15 PV = nRT n, V and R are constant nR V = P T = constant P1 T1 P2 T2 = Argon is an inert gas used in lightbulbs to retard the vaporization of the filament. A certain lightbulb containing argon at 1.20 atm and 18 0C is heated to 85 0C at constant volume. What is the final pressure of argon in the lightbulb (in atm)?PV = nRTn, V and R are constantnRV=PT= constantP1 = 1.20 atmT1 = 291 KP2 = ?T2 = 358 KP1T1P2T2=P2 = P1 xT2T1= 1.20 atm x358 K291 K= 1.48 atmEgg in a Bottle.wmv - YouTube
16 d is the density of the gas in g/L Density (d) Calculationsm is the mass of the gas in gmV=PMRTd =M is the molar mass of the gasMolar Mass (M ) of a Gaseous SubstancedRTPM =d is the density of the gas in g/L
17 Deviations from Ideal Behavior of Gases Deviation from ideal behavior is large at high pressure and low temperatureAt lower pressures and high temperatures, the deviation from ideal behavior is typically small, and the ideal gas law can be used to predict behavior with little error.
18 Deviation from ideal behavior as a function of temperature As temperature is decreased below a critical value, the deviation from ideal gas behavior becomes severe, because the gas CONDENSES to become a LIQUID.
19 J. D. van der Waals corrected the ideal gas equation in a simple, but useful, way (a) In an ideal gas, molecules would travel in straight lines. (b) In a real gas, the paths would curve due to the attractions between molecules.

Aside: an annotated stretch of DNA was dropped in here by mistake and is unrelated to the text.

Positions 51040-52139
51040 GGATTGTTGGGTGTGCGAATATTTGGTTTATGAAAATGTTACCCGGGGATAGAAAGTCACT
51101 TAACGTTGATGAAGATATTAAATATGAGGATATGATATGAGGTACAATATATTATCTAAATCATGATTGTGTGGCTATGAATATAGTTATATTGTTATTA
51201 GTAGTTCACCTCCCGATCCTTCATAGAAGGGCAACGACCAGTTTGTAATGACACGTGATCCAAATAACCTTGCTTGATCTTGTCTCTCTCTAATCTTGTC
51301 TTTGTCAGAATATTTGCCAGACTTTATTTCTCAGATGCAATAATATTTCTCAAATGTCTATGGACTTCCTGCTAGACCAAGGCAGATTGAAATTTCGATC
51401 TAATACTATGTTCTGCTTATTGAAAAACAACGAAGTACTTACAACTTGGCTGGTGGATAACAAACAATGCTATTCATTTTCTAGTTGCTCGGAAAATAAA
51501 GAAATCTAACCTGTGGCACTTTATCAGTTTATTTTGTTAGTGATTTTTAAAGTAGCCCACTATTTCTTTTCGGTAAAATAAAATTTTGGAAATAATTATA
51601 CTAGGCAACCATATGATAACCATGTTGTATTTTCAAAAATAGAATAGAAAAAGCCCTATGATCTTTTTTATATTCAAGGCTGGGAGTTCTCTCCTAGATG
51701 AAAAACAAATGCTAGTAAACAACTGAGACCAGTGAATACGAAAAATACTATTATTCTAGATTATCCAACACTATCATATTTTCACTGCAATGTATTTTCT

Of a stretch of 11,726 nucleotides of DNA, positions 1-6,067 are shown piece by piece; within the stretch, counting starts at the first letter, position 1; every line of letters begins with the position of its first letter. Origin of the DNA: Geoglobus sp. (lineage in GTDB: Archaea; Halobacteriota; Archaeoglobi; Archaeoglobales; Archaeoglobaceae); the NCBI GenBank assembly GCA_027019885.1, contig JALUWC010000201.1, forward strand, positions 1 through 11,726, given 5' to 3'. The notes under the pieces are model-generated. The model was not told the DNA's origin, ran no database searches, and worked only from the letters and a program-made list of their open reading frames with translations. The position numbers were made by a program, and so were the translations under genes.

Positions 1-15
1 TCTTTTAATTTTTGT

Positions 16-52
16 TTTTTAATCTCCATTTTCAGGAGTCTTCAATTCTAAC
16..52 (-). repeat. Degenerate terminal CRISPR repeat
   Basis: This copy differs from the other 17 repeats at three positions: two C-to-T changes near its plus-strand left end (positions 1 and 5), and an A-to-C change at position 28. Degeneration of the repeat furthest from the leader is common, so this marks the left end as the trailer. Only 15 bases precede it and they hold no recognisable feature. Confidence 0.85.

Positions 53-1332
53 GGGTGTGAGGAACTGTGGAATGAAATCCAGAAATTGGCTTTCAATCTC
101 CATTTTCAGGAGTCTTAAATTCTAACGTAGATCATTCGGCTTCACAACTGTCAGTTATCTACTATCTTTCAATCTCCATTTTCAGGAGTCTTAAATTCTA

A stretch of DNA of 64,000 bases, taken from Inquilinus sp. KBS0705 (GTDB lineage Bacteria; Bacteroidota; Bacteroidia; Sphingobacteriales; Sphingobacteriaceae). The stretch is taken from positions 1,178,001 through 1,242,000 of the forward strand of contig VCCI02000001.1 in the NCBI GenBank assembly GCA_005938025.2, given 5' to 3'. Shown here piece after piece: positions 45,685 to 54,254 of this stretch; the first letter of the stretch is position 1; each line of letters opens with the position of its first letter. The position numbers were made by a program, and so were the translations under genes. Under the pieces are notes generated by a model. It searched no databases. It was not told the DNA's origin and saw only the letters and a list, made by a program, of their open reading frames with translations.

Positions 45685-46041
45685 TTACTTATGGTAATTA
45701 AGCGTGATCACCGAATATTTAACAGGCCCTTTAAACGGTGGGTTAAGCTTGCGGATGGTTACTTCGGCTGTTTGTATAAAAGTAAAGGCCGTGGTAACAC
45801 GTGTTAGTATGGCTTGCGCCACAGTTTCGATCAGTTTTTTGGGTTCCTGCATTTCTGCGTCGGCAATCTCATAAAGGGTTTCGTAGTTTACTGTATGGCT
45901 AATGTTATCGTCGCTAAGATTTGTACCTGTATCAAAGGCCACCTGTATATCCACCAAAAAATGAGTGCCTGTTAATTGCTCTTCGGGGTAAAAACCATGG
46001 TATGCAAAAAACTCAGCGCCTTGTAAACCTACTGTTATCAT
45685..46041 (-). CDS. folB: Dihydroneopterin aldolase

20 Mixtures of Gases Dalton's law of partial pressure states: the total pressure of a mixture of gases is equal to the sum of the partial pressures of the component gases.
21 Dalton's Law of Partial Pressure PT = P1 + P2 + P3 + …….
22 Partial Pressure in terms of mole fraction ORXA Ptotal = PA(XA = mole fraction of A and PA = partial pressure of gas A)
23 Mole fraction What is the mole Fraction of Gas A in mixture I? What is the mole fraction of Gas B in mixture II?
24 XA = 3 = 0.2 3+4+5 PA = 2.5 atm PT = PA/ XA = 2.5/0.2 = 12.5 atm Example: If there are 3 moles of gas A, 4 moles of gas B and 5 moles of gas C in a mixture of gases and the pressure of A is found to be 2.5 atm, what is the total pressure of the sample of gases?XA = = 0.23+4+5PA = 2.5 atmPT = PA/ XA = 2.5/0.2 = 12.5 atm
25 PT = PO + PH O 2KClO3 (s) 2KCl (s) + 3O2 (g) Bottle full of oxygen gas and water vapor2KClO3 (s) KCl (s) + 3O2 (g)PT = PO + PH O2
26 Graham’s Law of Effusion Graham’s law states that the rates of effusion of two gases are inversely proportional to the square roots of their molar masses at the same temperature and pressure:Graham’s Law of Effusiondiffusion of a gas - YouTube
27 Graham’s Law of Effusion The velocity of effusion is also inversely proportional to the molar masses:
28 Graham’s Law of Effusion But the time required for effusion to take is directly proportional to the molar masses:The density of the gas is also directly proportional to the molar masses:
29 Graham’s Law of Effusion Compare the rate of effusion for hydrogen and oxygen gases.